Saturday, September 03, 2005

Pumps run dry as US motorists rush to top off tanks :: Houston Chronicle
Expectations shift demand

In the aftermath of Hurricane Katrina consumers quite rationally expected that prices at the pump would rise. The hurricane disrupted crude oil extraction from offshore oil rigs and refining and storage facilities concentrated in the affected region were damaged and destroyed. Consumers naturally figured that prices for gas would be higher in the coming days and they rushed out and topped off their tanks.

In the language of economics, the expectation of a higher price for gasoline in the future increased demand today. A car's gas tank serves as storage for gasoline you can consume in the future.

As this response played itself across the country there was a variety of experiences. Pump prices did generally begin to rise immediately, but stations that were slow to raise their price ran out and local shortages where all retailers ran out did occur. Retailers who were well stocked for a typical day's business sold more yesterday than would have on a typical day. Distribution delivery schedules to retailers no longer matched the quantity being sold.

At the same time, some retail outlets raised prices so much that they subsequently lowered them.

Moving to a new equilibrium can be messy as price adjustments are made towards the new level that will balance quantity demanded with quantity supplied.

Government only exacerbates the problem with so-called price gouging laws that peg the retail price to the wholesale price of gas. Consumers aren't stupid; they rationally panic. When they see today's price is fixed but tomorrow's price will be higher (because the wholesale price is increasing) they rush out and buy all they can today. The result is a shortage where all retailers run out. Consumer who didn't panic wish they had.

Some quotes from the Houston Chronicle article:
The increases followed price spikes on wholesale and futures markets Tuesday after the hurricane knocked off-line refineries and pipeline links along the Gulf Coast that provide about a third of the country's gasoline supplies. Concerns are now mounting over limited supplies of gasoline, including the possible return of long lines and scarcity reminiscent of the 1970s gas crisis.* . . .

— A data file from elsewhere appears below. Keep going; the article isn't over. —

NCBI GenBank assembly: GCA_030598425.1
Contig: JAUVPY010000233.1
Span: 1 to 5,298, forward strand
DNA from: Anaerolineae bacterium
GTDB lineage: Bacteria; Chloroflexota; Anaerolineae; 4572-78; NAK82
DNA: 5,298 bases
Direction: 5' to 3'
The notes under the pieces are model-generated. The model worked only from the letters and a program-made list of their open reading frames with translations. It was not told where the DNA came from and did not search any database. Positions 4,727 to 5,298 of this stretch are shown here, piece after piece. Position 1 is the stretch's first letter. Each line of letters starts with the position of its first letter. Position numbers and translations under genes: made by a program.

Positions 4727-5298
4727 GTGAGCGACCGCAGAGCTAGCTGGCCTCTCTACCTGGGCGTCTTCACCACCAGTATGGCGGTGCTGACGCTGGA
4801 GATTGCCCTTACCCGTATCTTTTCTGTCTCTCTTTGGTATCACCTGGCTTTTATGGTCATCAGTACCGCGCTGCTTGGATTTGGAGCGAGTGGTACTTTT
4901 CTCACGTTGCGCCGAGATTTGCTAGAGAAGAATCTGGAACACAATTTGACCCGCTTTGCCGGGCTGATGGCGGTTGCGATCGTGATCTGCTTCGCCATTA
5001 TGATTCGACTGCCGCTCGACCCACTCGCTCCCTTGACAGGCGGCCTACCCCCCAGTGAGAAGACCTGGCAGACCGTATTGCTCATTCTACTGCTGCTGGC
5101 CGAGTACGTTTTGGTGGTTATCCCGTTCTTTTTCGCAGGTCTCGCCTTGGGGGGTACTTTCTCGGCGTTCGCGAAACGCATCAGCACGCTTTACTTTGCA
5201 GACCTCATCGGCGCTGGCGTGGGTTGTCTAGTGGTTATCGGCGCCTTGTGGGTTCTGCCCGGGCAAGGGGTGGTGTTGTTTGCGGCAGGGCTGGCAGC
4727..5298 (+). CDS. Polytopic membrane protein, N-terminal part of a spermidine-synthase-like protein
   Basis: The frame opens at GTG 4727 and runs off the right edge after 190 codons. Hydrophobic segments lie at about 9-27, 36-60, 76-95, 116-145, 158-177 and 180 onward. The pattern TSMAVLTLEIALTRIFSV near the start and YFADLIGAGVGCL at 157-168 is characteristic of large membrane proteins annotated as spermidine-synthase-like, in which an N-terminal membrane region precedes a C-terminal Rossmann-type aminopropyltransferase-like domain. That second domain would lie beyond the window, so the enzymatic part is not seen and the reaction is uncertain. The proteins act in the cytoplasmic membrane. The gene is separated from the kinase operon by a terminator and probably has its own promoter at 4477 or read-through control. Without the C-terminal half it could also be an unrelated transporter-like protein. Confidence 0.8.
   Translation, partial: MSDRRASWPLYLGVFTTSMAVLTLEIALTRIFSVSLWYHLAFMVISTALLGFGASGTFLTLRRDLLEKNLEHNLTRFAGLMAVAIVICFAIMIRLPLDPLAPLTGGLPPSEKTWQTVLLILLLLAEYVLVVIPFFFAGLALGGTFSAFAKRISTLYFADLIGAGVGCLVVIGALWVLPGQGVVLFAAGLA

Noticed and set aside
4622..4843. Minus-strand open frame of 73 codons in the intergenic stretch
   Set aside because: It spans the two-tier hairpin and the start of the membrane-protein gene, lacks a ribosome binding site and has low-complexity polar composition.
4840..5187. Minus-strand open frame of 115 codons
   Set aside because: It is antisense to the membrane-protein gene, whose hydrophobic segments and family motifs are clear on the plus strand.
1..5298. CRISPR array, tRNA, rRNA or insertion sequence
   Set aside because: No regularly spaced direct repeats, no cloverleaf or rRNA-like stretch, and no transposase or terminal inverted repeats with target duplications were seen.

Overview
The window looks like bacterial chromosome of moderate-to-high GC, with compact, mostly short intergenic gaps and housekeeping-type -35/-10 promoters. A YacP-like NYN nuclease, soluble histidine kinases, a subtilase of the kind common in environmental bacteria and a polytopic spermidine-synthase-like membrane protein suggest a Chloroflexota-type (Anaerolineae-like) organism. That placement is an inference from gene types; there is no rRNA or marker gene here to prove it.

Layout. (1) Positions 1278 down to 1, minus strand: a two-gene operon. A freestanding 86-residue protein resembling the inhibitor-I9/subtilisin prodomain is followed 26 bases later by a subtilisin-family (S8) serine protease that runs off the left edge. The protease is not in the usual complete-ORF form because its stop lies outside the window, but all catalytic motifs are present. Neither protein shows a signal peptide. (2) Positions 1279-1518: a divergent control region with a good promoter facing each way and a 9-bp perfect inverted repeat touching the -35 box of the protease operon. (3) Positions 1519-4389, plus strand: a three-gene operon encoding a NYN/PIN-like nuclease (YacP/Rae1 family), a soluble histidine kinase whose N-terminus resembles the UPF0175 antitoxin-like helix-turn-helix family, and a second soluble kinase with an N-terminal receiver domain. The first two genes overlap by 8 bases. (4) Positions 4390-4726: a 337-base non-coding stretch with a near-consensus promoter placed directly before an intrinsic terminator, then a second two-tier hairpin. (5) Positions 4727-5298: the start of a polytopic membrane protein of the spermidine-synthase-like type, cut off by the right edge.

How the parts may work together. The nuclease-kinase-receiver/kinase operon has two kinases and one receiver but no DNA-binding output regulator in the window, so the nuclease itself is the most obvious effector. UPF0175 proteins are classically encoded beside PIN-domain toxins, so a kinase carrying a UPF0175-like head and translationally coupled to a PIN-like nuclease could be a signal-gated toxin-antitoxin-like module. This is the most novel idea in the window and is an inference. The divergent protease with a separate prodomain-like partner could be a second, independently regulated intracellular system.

"We don't have a shortage of gasoline. We have a delivery problem,'' said Bill Weatherspoon, executive director of the North Carolina Petroleum Council, which represents major retailers that get gasoline from the pipelines. . . .

Brian Scapecchi of Foley, Ala., saw the long lines at gas stations Wednesday and opted to return to a 24-hour station in the middle of the night in hopes the lines would be shorter. He guessed right, and was able to fill up at 12:40 a.m. Thursday.

"I'm sure it will be taken care of in a couple of weeks, but I'm not taking any trips,'' said Scapecchi, vowing to converse gas and avoid going anywhere over the Labor Day weekend.
Although police in Charlotte, N.C., reported prior to daybreak that only 30 of Mecklenburg County's 230 fueling stations were out of gas, that number appeared to grow considerably Thursday as drivers continued to crowd the open stations, fearing a shortage. . . .

the Environmental Protection Agency said it would temporarily allow gasoline retailers nationwide to sell fuel that does not meet stringent summer air-quality standards.
Several gas stations in the Milwaukee area ran out of gas for several hours at the time. The outages were blamed more on logistical problems on the supply end than any increase in demand. . . .

A suburban Atlanta vanpooling program also reported a 50 percent jump in participants since Hurricane Katrina slammed into the Gulf Coast on Monday. Atlanta's commuter rail system also saw increased traffic Thursday. "I can tell you there are definitely a lot more people riding today. This lot is never nearly this full this early,'' said long-time rail commuter Tony Williams, referring to a packed parking lot at a train station east of Atlanta. . . .

At one of the few stations open in Charlotte Wednesday night, Steve Clifford, 48, pumped fuel into his Isuzu sport utility vehicle.

"I heard it was going to go up to $4 a gallon tomorrow and there were going to be shortages, so when I got home from work I kissed my wife goodbye and said I was going out to find gas,'' he said.
*Those shortages were the result of government price controls that prevented the market from adjusting to a new equilibrium created when OPEC raised the price of crude.

Update. titusonenine quotes his local newspaper:
Area gas retailers said they’d have ample supplies if drivers would stick to their normal fill-up routines instead of hoarding fuel. “People panicking is where the problem is,” said Eddie Buck Jr., president of Jupiter Holdings LLC, which operates 11 Blue Water convenience stores in South Carolina. As consumers try to stock up on gas, stations are selling double their normal volume and are having trouble replenishing supplies quickly, Buck said.

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